This is a really tough time for you, especially after so long dealing with these issues and finding that so many attempts at getting help have not worked out. That does not make you a failure. Your feeling that way is an illusion your mind is creating - it feels real, but isn't. In exactly the same way that people will swear that these two squares, A and B, are different: http://www.moillusions.com/2006/03/colored-squares-illusion.html
I am loath to criticise another professional, but it seems to me that the counsellors you have seen have not tried to understand how you want to change. I'm sure you all agree on the direction of the change - more engagement with life, more confidence in your own decisions and actions, and more healthy actions like eating well and socialising. But what they haven't done is work with you using your ideas on how the changes can be made.
There is plenty of research to show that people tend to get better when their own preferences are made central to the therapy. It's a shame your former therapists haven't implemented this practice with you.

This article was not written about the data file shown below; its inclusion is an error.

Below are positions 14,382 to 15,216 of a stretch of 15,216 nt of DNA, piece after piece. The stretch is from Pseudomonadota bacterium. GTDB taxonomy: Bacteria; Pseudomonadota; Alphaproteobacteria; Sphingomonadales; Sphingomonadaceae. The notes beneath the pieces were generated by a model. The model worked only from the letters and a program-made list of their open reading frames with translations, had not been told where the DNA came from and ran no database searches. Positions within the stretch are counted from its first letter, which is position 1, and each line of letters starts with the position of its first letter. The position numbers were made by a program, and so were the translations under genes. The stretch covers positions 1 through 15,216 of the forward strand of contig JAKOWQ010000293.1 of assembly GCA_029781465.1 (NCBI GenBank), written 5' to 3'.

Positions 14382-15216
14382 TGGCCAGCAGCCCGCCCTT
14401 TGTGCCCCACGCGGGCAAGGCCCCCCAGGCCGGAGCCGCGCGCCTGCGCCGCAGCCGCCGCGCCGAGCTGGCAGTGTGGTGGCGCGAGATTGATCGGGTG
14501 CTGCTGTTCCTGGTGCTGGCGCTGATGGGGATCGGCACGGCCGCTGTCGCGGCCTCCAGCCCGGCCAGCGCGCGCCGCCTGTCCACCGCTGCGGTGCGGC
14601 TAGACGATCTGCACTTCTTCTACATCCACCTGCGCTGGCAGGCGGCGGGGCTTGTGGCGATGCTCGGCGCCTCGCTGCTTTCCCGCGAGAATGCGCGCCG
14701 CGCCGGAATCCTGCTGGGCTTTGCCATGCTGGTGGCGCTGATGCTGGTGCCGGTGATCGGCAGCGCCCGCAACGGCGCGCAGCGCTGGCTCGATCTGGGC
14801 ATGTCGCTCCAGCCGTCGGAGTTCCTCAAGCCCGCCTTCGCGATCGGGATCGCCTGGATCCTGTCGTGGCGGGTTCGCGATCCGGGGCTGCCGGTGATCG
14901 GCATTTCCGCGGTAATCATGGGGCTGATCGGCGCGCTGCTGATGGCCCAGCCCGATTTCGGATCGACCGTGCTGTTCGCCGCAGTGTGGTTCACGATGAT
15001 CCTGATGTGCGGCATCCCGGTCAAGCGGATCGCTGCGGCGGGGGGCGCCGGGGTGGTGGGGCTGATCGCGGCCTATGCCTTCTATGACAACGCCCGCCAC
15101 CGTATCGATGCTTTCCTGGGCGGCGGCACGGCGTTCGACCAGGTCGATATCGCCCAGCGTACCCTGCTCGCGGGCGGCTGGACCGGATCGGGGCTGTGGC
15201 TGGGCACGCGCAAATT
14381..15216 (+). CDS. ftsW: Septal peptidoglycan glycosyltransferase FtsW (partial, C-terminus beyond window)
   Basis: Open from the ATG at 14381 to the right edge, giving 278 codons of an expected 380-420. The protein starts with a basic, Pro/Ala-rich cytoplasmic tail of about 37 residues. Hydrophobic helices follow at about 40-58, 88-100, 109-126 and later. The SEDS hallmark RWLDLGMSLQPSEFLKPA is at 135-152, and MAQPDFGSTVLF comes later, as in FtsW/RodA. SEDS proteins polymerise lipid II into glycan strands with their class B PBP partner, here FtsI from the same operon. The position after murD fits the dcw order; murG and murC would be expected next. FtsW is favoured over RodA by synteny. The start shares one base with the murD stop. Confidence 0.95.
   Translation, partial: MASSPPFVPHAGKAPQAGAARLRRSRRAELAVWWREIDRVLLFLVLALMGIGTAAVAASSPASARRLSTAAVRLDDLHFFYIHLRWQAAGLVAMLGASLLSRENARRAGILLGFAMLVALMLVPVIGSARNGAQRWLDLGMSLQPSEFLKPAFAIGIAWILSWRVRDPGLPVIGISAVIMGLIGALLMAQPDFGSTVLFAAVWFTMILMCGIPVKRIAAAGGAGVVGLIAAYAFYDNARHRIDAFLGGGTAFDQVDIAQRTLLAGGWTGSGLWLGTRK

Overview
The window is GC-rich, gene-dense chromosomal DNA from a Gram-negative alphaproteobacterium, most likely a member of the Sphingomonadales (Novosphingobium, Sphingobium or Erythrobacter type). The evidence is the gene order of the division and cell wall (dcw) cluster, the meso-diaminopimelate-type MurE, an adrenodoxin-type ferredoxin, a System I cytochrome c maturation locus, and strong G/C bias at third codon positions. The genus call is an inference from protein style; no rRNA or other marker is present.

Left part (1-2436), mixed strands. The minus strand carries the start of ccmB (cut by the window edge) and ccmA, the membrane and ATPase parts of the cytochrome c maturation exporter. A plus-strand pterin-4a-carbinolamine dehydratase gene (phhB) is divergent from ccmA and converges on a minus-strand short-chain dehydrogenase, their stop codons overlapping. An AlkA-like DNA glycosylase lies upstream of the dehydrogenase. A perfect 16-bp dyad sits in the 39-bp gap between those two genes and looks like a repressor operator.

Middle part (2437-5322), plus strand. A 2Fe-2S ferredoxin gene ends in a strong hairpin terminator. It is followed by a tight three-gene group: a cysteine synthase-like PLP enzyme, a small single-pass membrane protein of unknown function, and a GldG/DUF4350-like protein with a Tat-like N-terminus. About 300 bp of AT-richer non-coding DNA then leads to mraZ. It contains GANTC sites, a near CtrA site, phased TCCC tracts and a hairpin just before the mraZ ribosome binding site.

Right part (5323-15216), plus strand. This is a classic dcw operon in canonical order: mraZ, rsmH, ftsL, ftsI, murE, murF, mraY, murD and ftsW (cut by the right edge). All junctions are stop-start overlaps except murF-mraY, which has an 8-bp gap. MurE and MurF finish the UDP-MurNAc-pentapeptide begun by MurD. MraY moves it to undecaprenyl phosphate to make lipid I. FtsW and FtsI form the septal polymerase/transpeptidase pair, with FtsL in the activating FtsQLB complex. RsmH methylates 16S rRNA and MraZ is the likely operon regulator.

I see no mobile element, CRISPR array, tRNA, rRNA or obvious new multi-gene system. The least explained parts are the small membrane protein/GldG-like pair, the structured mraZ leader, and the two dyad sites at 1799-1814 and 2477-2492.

For example, from what you've written I'm sure the reason you want to avoid medication is not because you are “resistant” or “non-compliant” or even severely depressed (which you may be, but it's not the “reason” for your choice), but because you value having a sense of self-efficacy. Turning your situation around without relying on an external “mechanical” aid would be a validation of your efforts to date to solve your problems.
Charlotte's suggestion about trying ACT could work out for you. If you want to get a feel for what ACT is like, I developed some podcasts for RMIT some time ago that use ACT exercises. They're not therapy per se, but you can get an idea of what it's like: http://emedia.rmit.edu.au/communication/
Also, Simon's suggestion about blood tests is worth following up. There is a substantial proportion of people diagnosed with depression who actually have thyroid conditions that mimic the symptoms of depression .
Good luck and be patient.
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